Talking with Signs
"The profoundly deaf Grot gun-crews utilize crude sign-language to communicate. This tends not to work very well as Grots can only carry so many signs."A mute character — or one who has been rendered speechless by events — will communicate with hand-held wooden signs on which are scrawled his comments and questions. Flipping the sign will often display additional messages — often more than the two one would expect from a simple two-sided object. These signs appear and disappear (like so many other possessions of cartoon characters) as needed. Usually they are examples of No Fourth Wall, as they frequently bear comments made to the audience, not other characters. Compare Hand Signals for those who communicate with hand gestures. Reading Foreign Signs Out Loud may ensue in dubbing.
— Ork Codex, Warhammer 40,000
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Anime and Manga
- Used minimally in one of the last YuYu Hakusho episodes, so as not to let on to Yusuke and Yomi that they're listening in.
- Ranma ˝:
- Genma Saotome is unusual in that he uses signs to communicate with other cast members (and not the audience) when in his panda form. In a spectacular Lampshade Hanging of this trope, one of the Ranma OVAs shows Genma floating in a boat built entirely of all the signs◊ he ever displayed during the course of the television series, which he had apparently been carrying on his person all that time.
- In another episode, a team of pursuers tracked Genma down by following the trail of signs he was leaving behind.
- Suirou, one of the Juttensen in Grenadier communicates underwater at great length with Rushuna Tendo, educating her in underwater combat through an extensive series of pre-prepared signs.
- In the manga, he tries to communicate a lengthy monologue, but runs out of room on one sign.
- Ichigo Mashimaro, manga chapter 24: the girls communicate almost completely through signs to avoid waking Nobue up from her nap. Chika, not Miu, is the one to almost break the silence, as she nearly cracks under the pressure of having to write a whole lot, not to mention having Miu constantly trying to get her to burst into spontaneous laughter.
- In an example similar to Ranma 1/2's above, Elizabeth from Gintama can only communicate to other characters using signs, but mostly not to the audience. In one episode, Elizabeth actually used a signboard as a weapon against a space pirate. (Appropriately enough, written on it was a battlecry.) It turns out it's actually a member of an entire race of aliens who communicate in this fashion.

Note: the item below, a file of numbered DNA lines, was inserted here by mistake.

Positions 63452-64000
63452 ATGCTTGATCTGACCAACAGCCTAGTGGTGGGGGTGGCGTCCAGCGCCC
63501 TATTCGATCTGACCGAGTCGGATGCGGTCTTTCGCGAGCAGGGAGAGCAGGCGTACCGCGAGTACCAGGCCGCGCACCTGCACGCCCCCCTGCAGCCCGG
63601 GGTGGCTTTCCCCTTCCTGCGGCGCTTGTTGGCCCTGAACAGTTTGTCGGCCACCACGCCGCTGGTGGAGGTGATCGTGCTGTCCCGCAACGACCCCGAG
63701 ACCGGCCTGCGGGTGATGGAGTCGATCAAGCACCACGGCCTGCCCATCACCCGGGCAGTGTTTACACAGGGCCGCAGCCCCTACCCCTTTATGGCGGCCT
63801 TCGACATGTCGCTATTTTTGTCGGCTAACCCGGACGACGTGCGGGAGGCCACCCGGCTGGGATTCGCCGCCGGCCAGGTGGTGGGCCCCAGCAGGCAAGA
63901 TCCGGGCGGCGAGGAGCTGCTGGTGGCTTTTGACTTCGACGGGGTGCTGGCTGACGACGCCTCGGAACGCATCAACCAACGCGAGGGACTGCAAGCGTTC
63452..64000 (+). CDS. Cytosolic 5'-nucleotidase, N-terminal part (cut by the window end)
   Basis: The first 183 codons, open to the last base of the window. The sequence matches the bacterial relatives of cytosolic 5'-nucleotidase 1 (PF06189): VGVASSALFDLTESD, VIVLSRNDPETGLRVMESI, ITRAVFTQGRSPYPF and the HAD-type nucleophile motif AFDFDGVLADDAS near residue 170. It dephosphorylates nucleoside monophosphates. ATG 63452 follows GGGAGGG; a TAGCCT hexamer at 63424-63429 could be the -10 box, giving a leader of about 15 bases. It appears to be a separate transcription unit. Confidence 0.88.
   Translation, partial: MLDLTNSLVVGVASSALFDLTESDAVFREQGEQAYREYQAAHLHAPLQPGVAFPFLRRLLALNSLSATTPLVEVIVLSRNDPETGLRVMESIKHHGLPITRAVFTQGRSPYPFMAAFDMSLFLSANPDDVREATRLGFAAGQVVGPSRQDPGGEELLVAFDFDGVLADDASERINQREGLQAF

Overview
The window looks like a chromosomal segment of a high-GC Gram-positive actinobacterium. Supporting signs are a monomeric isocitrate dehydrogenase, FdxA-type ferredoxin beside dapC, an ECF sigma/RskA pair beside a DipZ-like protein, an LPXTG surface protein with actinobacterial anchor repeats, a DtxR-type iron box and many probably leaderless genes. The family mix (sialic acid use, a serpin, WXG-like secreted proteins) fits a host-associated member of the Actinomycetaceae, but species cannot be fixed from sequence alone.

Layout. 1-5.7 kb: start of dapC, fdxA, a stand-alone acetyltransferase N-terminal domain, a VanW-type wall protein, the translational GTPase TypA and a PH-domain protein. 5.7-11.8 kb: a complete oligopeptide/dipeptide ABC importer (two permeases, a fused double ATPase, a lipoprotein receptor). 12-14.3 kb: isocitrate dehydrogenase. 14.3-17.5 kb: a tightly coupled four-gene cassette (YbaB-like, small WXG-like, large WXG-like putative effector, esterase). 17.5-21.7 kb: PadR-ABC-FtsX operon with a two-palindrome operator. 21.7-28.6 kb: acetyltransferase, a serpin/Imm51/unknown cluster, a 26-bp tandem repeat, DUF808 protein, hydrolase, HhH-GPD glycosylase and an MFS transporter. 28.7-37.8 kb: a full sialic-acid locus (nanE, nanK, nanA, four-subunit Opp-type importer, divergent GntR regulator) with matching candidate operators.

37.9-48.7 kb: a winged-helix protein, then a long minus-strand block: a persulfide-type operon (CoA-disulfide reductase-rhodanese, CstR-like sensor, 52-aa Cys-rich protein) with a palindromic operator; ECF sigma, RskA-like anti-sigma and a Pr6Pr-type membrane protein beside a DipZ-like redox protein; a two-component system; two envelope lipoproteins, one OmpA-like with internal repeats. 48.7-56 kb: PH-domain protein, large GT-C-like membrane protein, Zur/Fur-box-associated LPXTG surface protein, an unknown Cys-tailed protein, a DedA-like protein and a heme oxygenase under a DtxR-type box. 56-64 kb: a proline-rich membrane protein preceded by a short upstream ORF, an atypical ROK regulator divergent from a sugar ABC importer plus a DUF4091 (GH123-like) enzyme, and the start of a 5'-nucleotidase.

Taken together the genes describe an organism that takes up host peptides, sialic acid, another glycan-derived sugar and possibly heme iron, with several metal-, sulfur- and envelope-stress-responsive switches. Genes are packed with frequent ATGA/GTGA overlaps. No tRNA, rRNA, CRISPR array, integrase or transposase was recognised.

- One episode has Elizabeth replaced by a Russian lookalike who instead types messages on a Bentendo TS to communicate. Despite this and numerous other quirks, Katsura somehow remains unaware that the original was ever gone.
- Megumi Yamamoto in Special A prefers to preserve her voice for singing, and thus communicates by holding up a sketchpad with what she wants to say written on it.
- Suzuho of Macademi Wasshoi also communicates by sketchbook messages, though her Split Personality Suzuka doesn't refrain from talking at all.
- Ninja Maid Rena in the manga Onihime VS only communicates through writing, using a dry erase board in public and a diary at home. Her customers in her day job as a waitress in a Meido cafe find this adorable.
- A variation is used by Nodamiki in GA Geijutsuka Art Design Class. She scribbles something akin to a manga panel background on her sketchpad and holds it up behind someone, putting words in their mouth.
- Kuchinashi from NEEDLESS communicates with sign language. Despite having to carry around her sketchbook with her at all times, she's a pretty effective fighter.
- Kukuri Tachibana from 11eyes is another who communicates by writing what she wants to say on her sketchbook. She's the passive member of the chosen ones, leaving most of the fighting up to her guardian angel, Abraxas and focusing on healing.
- Sun Otonashi from Rosario + Vampire writes in a notebook to communicate. She can actually speak just fine, but as a Siren (and an exceptionally powerful one at that), her voice can be lethal if not carefully controlled. Thus, she rarely speaks, and her notebook also functions as a magical Power Limiter; when she closes it during a fight, it means she's getting serious.
- Tama from Fushigi Yuugi. Yes, the cat.
- Celty Sturlusson from Durarara!! uses her cellphone in this manner — typing whatever she wishes to say and then showing it to someone. The anime has these lines voiced in addition to save every scene she's in from having to focus on her cell phone screen.
- The Assist-droids in Asobi ni Iku yo! use this to communicate with people